PHP is very well documented, and I suggest you browse through the manual at http://www.php.net/manual/en/index.php to get familiar with the language before diving right in to the preparation and installation. The steps I list below are for IIS 7, on Windows Vista SP1, Windows 7, or Windows 8, and are based on the instructions in the manual I linked to above.
- Assuming you already have IIS 7 installed ( go do that, if you don’t), we need to enable FastCGI on IIS. To do this, open Control Panel, and select Programs and Features. In the column on the left side, click “Turn Windows features on or off”. In the Windows Features dialog, expand Internet Information Services, then expand World Wide Web Services, Application Development Features, and select the check box next to CGI. You should see something like this…..
- Click Ok, and Windows will do the installation.
The actual process of installing PHP requires a bit of reading, because you have to set up the config file once you’ve downloaded and extracted the correct build of PHP. Here is a link to the full process… http://www.php.net/manual/en/install.windows.manual.php . Once you download and extract PHP, and get your config file set up, we’ll need to tell IIS how to process PHP requests.
Configuring IIS to Process PHP
These last steps will guide you through using the IIS Manager UI to create a handler mapping for PHP, and, again are based on the steps in http://www.php.net/manual/en/install.windows.iis7.php . I recommend you take a look at their manual after doing this simple UI setup, as they have detailed information on how to use the command line tool, and information about impersonation and file system access.
- Open Control Panel, select Administrative Tools, and double click IIS Manager.
- Select the Server node in the tree view on the left side, and then double click the Handler Mappings icon in the IIS section of the Features View. It should look similar to this…
- In the Actions pane on the right, click “Add Module Mapping…”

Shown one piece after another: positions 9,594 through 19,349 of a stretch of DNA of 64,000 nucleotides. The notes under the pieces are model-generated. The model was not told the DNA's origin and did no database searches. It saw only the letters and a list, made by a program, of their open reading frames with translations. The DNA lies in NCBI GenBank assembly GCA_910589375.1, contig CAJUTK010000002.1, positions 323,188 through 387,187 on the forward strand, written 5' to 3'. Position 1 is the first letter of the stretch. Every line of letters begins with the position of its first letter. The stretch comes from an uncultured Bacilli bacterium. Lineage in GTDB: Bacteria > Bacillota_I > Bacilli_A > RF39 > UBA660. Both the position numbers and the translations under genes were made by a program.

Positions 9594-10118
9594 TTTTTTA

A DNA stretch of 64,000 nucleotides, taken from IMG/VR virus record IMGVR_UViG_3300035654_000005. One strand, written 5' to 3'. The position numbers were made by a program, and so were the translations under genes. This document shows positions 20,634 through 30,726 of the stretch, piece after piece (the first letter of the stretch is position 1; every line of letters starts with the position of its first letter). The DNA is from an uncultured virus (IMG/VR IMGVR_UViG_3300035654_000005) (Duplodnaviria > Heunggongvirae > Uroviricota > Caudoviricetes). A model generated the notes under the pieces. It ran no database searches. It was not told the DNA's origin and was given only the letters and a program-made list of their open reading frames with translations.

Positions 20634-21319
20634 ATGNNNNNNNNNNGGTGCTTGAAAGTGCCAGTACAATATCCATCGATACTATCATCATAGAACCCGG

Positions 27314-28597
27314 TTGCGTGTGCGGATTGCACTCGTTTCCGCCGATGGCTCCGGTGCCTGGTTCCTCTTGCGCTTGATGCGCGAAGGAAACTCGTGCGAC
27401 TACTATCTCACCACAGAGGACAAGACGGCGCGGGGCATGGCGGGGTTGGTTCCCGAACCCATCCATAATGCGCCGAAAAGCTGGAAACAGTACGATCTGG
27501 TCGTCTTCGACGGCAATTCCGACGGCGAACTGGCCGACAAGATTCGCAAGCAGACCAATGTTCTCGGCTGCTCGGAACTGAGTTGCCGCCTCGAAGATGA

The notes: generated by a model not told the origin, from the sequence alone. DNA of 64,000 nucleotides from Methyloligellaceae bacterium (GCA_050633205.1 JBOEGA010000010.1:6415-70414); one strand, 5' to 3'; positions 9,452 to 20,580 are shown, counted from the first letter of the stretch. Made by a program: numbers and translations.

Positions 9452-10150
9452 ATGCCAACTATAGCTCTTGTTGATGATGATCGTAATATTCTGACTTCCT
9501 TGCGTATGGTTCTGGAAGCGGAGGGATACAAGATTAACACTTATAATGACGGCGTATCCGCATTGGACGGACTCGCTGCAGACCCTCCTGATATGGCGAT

- Enter the following information in the “Add Module Mapping” dialog…
- Request path: *.php
- Module: FastCgiModule
- Executable: C:\[Path to PHP installation]\php-cgi.exe
- Name: PHP_via_FastCGI
5. Click “Request Restrictions” button and then configure the mapping to invoke handler only if request is mapped to a file or a folder;
6. Click OK on all the dialogs to save the configuration.
If everything went according to plan, your default website is now configured to process PHP requests. Here’s how we test it…
- Open up Notepad and enter the following line of text, without the quotation marks surrounding it…”<?php echo ‘Hello World'; ?> “
- Click File, Save As…, and save the file as Test.php ( be sure to set the file type to All Files) in your My Documents folder.
- Copy the Test.php file to C:\inetpub\wwwroot.
- Finally, open a web browser and browse to localhost/test.php. You should see your Hello World output.
Conclusion / Now What?
This walkthrough covered the very basics of getting PHP installed, and setting up IIS to process PHP requests. It didn’t begin to touch on the actual language, syntax, or usage of PHP, but there is great documentation and plenty of walkthroughs at php.net to get you started on using PHP. My next blogs will be about setting up MySQL ( Spoiler: it was infinitely easier than my first attempts at installing and configuring Microsoft SQL Server ) and connecting to it from PHP, and how to use browser detection to detect mobile devices and load appropriate css sheets.